Free Subscription

  • Access 15 free news articles each month


Try one month for $5
  • Unlimited access to news,insights and opinions
  • Quarterly and weekly magazines
  • Independent research reports and forecasts
  • Quarterly webinars with industry experts
  • Q&A with retail leaders
  • Career advice
  • Exclusive Masterclass access. Part of Retail Week 2021

US sues Amazon


Amazon boxThe US Federal Trade Commission (FTC) has sued Amazon for charging parents for what their children spent on online games without parental authorisation.

The FTC said Amazon let kids playing online games spend real money from their parents’ accounts on virtual items such as coins, stars and other items used in the game, without getting the consent of the parents.

It alleged that Amazon, which sold the apps for accessing the games, did not make clear to parents permitting the downloads that the users would be able to continue spending via “in-app charges” without controls.

Meanwhile, Apple collected 30 per cent of the money spent by the game player, with the charges going to the account of the parents or others.

The FTC suit cites Amazon internal documents from 2011 and 2012 showing the giant online vendor knew of the potential problem but took no action to stop it.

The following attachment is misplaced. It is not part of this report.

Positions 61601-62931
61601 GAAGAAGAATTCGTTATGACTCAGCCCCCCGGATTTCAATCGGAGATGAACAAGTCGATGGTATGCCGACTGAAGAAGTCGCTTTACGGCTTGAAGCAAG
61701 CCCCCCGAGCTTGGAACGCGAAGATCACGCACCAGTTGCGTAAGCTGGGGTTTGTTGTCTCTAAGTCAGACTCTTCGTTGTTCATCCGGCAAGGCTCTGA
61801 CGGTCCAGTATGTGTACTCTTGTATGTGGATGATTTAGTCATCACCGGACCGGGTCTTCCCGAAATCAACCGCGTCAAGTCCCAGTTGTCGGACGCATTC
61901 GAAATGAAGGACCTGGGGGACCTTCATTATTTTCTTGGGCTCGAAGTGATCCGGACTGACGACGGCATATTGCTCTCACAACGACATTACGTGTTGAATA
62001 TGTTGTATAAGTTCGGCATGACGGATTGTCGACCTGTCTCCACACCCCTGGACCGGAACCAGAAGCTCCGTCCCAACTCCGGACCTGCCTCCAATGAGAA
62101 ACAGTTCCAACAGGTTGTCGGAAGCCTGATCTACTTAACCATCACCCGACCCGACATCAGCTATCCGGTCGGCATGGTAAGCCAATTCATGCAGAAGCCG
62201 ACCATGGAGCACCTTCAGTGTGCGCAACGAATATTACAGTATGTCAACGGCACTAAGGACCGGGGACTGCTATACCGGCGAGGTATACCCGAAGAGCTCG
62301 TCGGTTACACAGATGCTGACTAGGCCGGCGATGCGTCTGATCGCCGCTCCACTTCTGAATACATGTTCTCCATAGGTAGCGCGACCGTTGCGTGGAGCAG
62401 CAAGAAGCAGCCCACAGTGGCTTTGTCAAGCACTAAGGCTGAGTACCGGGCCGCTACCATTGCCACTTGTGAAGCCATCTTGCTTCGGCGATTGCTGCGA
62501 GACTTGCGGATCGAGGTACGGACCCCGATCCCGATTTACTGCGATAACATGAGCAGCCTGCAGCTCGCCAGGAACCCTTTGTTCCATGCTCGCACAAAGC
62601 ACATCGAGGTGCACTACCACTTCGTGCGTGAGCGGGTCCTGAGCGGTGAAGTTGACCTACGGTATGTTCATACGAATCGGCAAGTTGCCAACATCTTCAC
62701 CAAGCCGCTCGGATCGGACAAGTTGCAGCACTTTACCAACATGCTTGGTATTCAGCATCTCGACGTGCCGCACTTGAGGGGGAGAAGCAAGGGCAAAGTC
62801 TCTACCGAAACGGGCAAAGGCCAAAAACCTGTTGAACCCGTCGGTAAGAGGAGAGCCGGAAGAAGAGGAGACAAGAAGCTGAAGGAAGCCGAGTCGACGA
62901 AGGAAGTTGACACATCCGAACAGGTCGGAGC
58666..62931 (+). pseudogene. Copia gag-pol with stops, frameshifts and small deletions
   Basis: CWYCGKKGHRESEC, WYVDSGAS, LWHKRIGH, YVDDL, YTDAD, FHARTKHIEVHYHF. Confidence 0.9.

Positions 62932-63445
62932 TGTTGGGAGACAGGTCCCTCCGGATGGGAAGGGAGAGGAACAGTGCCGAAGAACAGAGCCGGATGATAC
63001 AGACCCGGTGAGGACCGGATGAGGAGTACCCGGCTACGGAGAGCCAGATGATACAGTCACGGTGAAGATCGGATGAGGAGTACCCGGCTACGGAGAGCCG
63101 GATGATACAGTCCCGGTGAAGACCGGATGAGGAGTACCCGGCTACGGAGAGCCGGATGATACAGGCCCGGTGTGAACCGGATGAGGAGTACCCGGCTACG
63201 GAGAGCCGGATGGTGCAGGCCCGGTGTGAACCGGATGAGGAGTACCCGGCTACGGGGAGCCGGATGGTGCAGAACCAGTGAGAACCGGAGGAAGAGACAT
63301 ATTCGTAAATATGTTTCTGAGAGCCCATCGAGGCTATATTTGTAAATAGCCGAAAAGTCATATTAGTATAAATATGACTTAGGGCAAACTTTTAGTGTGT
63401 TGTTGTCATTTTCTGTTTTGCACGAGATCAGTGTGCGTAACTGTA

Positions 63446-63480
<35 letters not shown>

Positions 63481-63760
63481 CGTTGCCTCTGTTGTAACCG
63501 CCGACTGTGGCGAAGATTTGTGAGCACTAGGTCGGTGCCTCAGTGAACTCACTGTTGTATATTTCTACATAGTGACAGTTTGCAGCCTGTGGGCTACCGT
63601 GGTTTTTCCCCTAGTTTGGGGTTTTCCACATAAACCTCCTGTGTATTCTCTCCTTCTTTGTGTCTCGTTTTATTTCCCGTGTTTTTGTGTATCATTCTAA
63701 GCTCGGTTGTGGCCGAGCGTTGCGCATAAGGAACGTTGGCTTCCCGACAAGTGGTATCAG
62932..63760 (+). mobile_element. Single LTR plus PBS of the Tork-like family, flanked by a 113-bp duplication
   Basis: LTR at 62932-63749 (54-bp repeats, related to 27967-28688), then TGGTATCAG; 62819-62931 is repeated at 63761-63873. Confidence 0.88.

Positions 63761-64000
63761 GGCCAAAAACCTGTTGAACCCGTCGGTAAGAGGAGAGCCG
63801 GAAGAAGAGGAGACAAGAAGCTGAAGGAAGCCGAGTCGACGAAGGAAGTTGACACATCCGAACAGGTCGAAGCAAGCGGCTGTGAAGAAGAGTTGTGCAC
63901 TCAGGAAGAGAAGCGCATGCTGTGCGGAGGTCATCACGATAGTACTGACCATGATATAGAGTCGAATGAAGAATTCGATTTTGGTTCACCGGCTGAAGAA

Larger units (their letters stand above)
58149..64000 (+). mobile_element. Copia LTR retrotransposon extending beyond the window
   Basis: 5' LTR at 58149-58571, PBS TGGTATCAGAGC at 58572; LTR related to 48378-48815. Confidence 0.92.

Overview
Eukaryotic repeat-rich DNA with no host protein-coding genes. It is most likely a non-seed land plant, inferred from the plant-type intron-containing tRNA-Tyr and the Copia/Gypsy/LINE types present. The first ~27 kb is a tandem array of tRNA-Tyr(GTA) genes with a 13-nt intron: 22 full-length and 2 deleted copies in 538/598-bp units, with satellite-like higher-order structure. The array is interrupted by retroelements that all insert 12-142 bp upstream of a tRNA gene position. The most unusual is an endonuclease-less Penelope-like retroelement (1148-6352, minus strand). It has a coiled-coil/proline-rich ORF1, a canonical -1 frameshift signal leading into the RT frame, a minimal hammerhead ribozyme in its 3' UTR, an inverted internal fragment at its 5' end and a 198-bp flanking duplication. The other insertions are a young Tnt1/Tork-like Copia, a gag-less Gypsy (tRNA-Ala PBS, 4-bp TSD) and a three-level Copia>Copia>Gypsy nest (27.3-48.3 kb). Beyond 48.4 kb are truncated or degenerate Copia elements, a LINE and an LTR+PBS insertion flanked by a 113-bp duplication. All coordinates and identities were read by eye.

Parents began complaining about hundreds of dollars’ worth of unauthorised charges soon after Amazon began collecting in-app payments in November 2011.

Within weeks, complaints from consumers about unauthorised charges by children on Amazon’s mobile devices reached what an Amazon Appstore manager described as “near house on fire” levels, the court filing said.

Within a month, in an internal document, the project manager for in-app charges acknowledged that “parents are excluded from the buying process for these apps”.

The FTC asked the court for unspecified fines and refunds to consumers and for the company to give up any profits it earned from the in-app business.


You have 7 free articles.